Sawmilling


SAWMILLING began at various locations on the coast around the middle of the 19th century. Small steam- or water-powered mills at ESQUIMALT, VICTORIA, SOOKE, NANAIMO, YALE, NEW WESTMINSTER and PORT DOUGLAS sold most of their lumber to local markets, though small amounts were exported. The first export mill, the ANDERSON MILL, organized by Capt Edward STAMP, began operating at PORT ALBERNI in 1861. It ceased operating in 1865; in 1867 Stamp opened another mill, the HASTINGS MILL, at the site of what later became VANCOUVER. It and another mill at the present site of N VANCOUVER, Pioneer Sawmill, were the first successful large export mills, with most of their production going to various world markets. By 1900 large export mills had also opened in New Westminster, Victoria and CHEMAINUS. The first Interior sawmill began near BARKERVILLE in 1860 and small mills started at KAMLOOPS in the late 1860s. Numerous mills were established during CPR construction in the 1880s, and by the early 1900s several Interior mills were shipping lumber east to prairie markets.

In the early years of the 20th century, BC was invaded by an influx of US lumbermen, who had exhausted timber supplies in the northeastern states and were lured to BC by new leases offered by the provincial government. By the outbreak of WWI, several large new mills had opened in and around Vancouver, on VANCOUVER ISLAND and in the southeastern Interior. US lumber brokers quickly dominated the lumber export business. On the coast, the mills were designed to cut large-diameter logs, primarily CEDAR and FIR, for export abroad. In the Interior, smaller BUSH MILLS, with a few larger mills on some of the major LAKES and RIVERS, cut smaller-diameter species into lumber for railway construction and sale to prairie settlers. The BC lumber industry collapsed at the beginning of WWI because US brokers were reluctant to ship BC products past German naval vessels on the north Pacific. The province's chief forester, H.R. MacMILLAN, was sent on a round-the-world trip to drum up lumber sales. His success in selling orders to British Empire markets revived the industry and put control of its sales in local hands. During the 1920s the lumber industry expanded steadily, mostly on the coast, with Interior mills devoted primarily to local markets. Throughout WWII BC was the largest single supplier of lumber to the UK. Most production was transported across Canada by rail and then shipped across the Atlantic. After the war many of the large coastal mills became part of large integrated FOREST INDUSTRY operations, which also included LOGGING divisions, PULP AND PAPER mills and plywood plants. In the Interior a pulp industry was built around the use of sawmill wastes. Several hundred small Interior sawmills were replaced during the 1960s and 1970s by relatively few large mills concentrated in centres such as PRINCE GEORGE, Kamloops, WILLIAMS LAKE, MACKENZIE, REVELSTOKE and GOLDEN. Gradually the major market shifted from the UK to the US, to such an extent that American lumber producers retaliated with attempts to have tariffs imposed on Canadian lumber imports (see SOFTWOOD LUMBER AGREEMENT). In the late 1990s considerable attention was paid to the production of higher-value FOREST PRODUCTS to replace export shipments of low-value dimensional lumber and raw pulp. Numerous small companies and some new mills built by the large integrated companies have been established to produce higher grades of lumber, manufactured products and fine papers for export. However, the large forest companies had had control of about 85% of the provincial timber supply since the late 1980s, and it was difficult for the value-added forest producers to obtain raw materials.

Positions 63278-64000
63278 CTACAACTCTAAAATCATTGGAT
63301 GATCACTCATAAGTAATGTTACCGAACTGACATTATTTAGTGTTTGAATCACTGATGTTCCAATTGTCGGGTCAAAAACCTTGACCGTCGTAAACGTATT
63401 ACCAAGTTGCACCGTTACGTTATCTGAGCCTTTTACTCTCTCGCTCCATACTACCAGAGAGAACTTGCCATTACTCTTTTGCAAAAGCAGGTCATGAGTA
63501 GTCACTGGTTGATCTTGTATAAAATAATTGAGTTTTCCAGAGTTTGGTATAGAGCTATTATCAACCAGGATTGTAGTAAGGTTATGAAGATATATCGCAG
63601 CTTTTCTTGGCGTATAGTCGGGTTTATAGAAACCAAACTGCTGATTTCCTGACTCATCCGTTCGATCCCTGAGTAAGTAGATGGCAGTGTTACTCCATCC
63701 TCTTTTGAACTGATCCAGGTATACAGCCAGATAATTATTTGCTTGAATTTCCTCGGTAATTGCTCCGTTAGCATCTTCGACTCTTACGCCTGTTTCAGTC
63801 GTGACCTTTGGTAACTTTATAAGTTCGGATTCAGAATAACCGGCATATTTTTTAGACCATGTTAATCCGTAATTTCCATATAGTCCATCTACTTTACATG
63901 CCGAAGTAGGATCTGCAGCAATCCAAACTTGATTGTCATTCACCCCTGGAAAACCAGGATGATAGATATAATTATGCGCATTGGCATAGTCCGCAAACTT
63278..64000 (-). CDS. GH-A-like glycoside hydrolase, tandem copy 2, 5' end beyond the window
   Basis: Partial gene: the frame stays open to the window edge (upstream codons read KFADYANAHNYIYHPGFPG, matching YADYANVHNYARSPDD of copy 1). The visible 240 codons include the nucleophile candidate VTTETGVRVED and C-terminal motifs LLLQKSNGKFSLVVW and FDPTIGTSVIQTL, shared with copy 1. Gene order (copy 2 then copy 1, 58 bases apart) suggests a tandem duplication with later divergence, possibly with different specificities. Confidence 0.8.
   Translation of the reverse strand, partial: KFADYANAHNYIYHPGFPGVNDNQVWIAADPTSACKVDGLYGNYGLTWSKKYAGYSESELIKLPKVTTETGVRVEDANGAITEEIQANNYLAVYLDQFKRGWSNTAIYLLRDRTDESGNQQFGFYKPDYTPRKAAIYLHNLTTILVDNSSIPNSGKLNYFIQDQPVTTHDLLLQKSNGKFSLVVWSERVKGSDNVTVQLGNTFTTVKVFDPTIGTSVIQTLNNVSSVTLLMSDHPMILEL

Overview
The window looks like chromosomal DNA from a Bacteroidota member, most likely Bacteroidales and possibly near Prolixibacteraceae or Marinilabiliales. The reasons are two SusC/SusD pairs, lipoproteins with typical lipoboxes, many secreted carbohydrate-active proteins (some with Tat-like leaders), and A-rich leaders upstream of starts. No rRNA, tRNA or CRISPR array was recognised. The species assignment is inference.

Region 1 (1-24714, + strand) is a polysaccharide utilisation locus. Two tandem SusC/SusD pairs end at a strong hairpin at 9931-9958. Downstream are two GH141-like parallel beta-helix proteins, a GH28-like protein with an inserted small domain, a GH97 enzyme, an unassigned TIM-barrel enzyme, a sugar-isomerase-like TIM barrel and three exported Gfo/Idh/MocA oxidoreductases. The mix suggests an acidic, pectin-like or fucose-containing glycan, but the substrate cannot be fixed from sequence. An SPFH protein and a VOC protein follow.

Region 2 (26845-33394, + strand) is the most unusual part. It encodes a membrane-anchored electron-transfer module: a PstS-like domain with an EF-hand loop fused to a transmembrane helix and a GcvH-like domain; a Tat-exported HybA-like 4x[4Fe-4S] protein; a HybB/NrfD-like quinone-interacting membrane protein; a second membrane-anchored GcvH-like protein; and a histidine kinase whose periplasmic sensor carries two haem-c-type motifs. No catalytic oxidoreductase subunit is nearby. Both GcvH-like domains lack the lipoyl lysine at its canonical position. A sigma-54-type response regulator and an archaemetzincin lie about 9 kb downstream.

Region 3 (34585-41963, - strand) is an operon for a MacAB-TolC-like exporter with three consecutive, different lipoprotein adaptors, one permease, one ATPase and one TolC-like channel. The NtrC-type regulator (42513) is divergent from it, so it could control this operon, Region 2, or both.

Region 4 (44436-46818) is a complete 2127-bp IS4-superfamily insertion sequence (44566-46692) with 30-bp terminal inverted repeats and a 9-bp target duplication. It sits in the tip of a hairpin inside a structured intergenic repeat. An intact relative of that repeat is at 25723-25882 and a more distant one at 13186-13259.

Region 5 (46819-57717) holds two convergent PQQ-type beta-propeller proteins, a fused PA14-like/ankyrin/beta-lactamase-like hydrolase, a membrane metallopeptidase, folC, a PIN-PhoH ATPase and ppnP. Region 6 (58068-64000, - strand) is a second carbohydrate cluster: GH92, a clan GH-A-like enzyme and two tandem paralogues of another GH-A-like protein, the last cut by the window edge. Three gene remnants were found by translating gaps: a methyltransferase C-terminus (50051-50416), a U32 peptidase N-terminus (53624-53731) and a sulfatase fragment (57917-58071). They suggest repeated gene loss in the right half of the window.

In 1997 BC sawmills produced 13.9 billion board ft of lumber, almost double the production of 20 years previously, and close to half of the Canadian total. That year, 7.5 billion board ft were sold in the US, 3.5 billion in Canada and 2 billion in Japan. Lumber sales were worth $7.9 billion. Sawmills in the province employed almost 23,000 people in 1997.
by Ken Drushka